3. Make space for yourself. From your place of honest acceptance, look for ways to make a safe space for you to make changes and improvements. This may require ending toxic relationships or  limiting the time you spend with the other person. If you cannot physically remove yourself from this relationship, find ways to increase your psychological space by placing boundaries on your interactions, and changing how you communicate with that person. Making space for yourself is not the same as rejecting a person, but rather it is the process of creating a safe environment for yourself in which you will be able to move towards health and vitality. You can still love the other person even from a distance as you learn to take care of yourself. 
  4. Practice compassion. Actively seek out opportunities to practice compassion for yourself and others. Some ideas for practicing compassion for yourself is to practice compassionate meditation, affirmations, self-care, self- protection (especially in abusive relationships), and self-acceptance. You can practice compassion with others by setting healthy boundaries, using healthy communication styles, helping others, volunteering, donating to causes, mentoring others, going the extra mile at work, and so on. Get creative! It is important to practice compassion with self and others in order to create a loving atmosphere into which you invite new, lasting, close, healthy, and strong relationships. 
  5. Hold relationships lightly. Like a precious gem, relationships with others are a precious gift that we are allowed to have, if only for a time. I invite you to view your relationships in the same way you would hold a sweet, little infant. Gently embrace your loved ones, but not so tightly that there is no room to grow or change. If we cling to people and become enmeshed in these relationships, we lose our own sense of identity. Realize that the struggle of clinging to something will not keep it from changing, and will not stop you from losing something. Letting go of the struggle with enmeshment in relationships allows you and your loved ones the space to change and grow with time. Express gratitude for the time you have had with your loved one, and when it is time, allow your loved one to go in peace on their journey.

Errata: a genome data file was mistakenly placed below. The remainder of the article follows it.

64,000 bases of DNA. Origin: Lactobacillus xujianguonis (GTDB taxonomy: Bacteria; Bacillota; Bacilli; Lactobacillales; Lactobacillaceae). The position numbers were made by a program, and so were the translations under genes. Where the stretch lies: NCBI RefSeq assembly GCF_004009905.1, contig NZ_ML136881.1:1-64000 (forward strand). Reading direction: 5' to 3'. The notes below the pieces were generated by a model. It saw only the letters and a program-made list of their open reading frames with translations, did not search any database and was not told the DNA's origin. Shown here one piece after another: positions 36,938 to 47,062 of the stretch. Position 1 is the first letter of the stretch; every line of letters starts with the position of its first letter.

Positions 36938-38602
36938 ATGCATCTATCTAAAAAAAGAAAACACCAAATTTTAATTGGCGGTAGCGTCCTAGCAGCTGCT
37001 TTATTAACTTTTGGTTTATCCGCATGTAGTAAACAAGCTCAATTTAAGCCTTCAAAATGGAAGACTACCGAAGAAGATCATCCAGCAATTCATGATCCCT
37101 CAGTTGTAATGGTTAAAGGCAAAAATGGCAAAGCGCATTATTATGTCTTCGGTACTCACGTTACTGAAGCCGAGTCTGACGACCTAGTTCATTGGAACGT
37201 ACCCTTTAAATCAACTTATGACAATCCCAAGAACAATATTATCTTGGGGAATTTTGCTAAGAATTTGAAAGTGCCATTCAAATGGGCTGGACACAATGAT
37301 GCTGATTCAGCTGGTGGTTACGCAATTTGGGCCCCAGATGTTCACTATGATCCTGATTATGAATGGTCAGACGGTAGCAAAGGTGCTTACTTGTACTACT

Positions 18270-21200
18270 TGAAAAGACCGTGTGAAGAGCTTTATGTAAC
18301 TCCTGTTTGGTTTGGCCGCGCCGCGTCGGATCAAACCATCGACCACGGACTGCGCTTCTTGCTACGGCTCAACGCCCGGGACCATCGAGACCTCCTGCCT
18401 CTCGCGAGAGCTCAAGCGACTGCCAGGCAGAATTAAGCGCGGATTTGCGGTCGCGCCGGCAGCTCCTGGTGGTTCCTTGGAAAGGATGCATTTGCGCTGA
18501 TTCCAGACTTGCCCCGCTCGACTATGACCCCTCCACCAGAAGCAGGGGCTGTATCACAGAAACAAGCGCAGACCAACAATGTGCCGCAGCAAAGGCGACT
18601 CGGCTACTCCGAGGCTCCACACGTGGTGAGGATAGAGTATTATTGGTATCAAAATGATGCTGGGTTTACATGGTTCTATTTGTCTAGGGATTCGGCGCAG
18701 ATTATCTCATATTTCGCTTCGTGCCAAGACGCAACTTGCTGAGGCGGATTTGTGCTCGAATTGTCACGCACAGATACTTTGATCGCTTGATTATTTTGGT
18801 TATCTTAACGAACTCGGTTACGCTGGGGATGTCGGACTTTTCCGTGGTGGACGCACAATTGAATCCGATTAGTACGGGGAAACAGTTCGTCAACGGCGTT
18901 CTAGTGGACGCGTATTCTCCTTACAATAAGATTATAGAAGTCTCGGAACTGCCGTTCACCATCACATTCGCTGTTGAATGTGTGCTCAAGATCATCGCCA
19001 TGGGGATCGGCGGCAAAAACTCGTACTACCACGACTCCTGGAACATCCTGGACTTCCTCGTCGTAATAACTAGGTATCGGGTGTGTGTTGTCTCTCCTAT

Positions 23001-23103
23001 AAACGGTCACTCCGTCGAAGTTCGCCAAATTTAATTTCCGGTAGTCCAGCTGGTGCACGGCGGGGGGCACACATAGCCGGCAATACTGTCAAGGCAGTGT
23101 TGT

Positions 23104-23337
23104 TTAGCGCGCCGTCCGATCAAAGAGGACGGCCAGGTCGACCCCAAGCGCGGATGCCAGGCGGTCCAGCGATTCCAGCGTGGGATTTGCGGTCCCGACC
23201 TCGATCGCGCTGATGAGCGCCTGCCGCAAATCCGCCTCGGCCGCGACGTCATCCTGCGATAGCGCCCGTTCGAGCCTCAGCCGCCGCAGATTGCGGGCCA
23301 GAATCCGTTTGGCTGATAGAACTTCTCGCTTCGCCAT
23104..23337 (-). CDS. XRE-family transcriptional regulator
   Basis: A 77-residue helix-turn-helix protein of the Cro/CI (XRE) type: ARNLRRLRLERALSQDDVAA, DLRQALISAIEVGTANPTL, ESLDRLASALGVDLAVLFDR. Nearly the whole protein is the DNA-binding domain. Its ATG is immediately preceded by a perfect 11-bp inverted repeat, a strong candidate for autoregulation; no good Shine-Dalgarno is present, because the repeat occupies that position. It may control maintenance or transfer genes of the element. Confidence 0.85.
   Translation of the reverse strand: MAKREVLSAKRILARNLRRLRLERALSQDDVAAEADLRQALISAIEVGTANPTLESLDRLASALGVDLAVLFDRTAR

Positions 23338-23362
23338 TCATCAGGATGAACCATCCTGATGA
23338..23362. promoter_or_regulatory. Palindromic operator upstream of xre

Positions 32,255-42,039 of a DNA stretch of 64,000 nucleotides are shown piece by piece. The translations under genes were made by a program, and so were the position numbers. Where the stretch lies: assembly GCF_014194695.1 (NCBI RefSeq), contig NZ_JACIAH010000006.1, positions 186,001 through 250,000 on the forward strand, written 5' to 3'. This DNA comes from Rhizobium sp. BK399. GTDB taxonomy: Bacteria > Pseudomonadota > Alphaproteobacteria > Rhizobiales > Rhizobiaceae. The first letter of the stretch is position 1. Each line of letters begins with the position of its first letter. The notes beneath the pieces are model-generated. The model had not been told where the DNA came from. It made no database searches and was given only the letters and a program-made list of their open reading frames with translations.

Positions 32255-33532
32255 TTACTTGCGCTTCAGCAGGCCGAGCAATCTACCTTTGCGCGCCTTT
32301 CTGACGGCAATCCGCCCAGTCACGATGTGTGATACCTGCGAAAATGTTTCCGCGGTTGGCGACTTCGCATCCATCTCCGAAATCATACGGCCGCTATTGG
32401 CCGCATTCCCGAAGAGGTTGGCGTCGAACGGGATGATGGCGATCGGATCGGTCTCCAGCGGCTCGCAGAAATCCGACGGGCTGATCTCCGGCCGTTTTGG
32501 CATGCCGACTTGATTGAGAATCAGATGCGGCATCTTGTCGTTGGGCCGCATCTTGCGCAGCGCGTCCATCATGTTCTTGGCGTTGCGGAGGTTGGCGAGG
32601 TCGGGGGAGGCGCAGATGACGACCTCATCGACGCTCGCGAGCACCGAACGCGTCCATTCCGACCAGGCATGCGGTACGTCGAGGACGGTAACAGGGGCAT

Relationships are the spice of life! We need social support in order to live a balanced, successful, and vital life. We are all striving for meaning, abundance, and joy in life. I believe that practicing compassion first with ourselves, and then with others around us is the best way that we can impact struggling people all over the world. I hope you enjoyed this post! Next week, I will discuss my thoughts on the Spiritual Wellness aspect of Hettler's Six Dimensions of Wellness.

Thanks for stopping by!
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Hanna Rodriguez is a counselor in training at McNeese State University, and is completing her internship at the McNeese Kay Dore Gambling Treatment Program in Lake Charles, Louisiana. She is interested in viewing mental health from a wellness perspective. Read more about Hanna at: http://hannarodriguez1.wix.com/counselorintern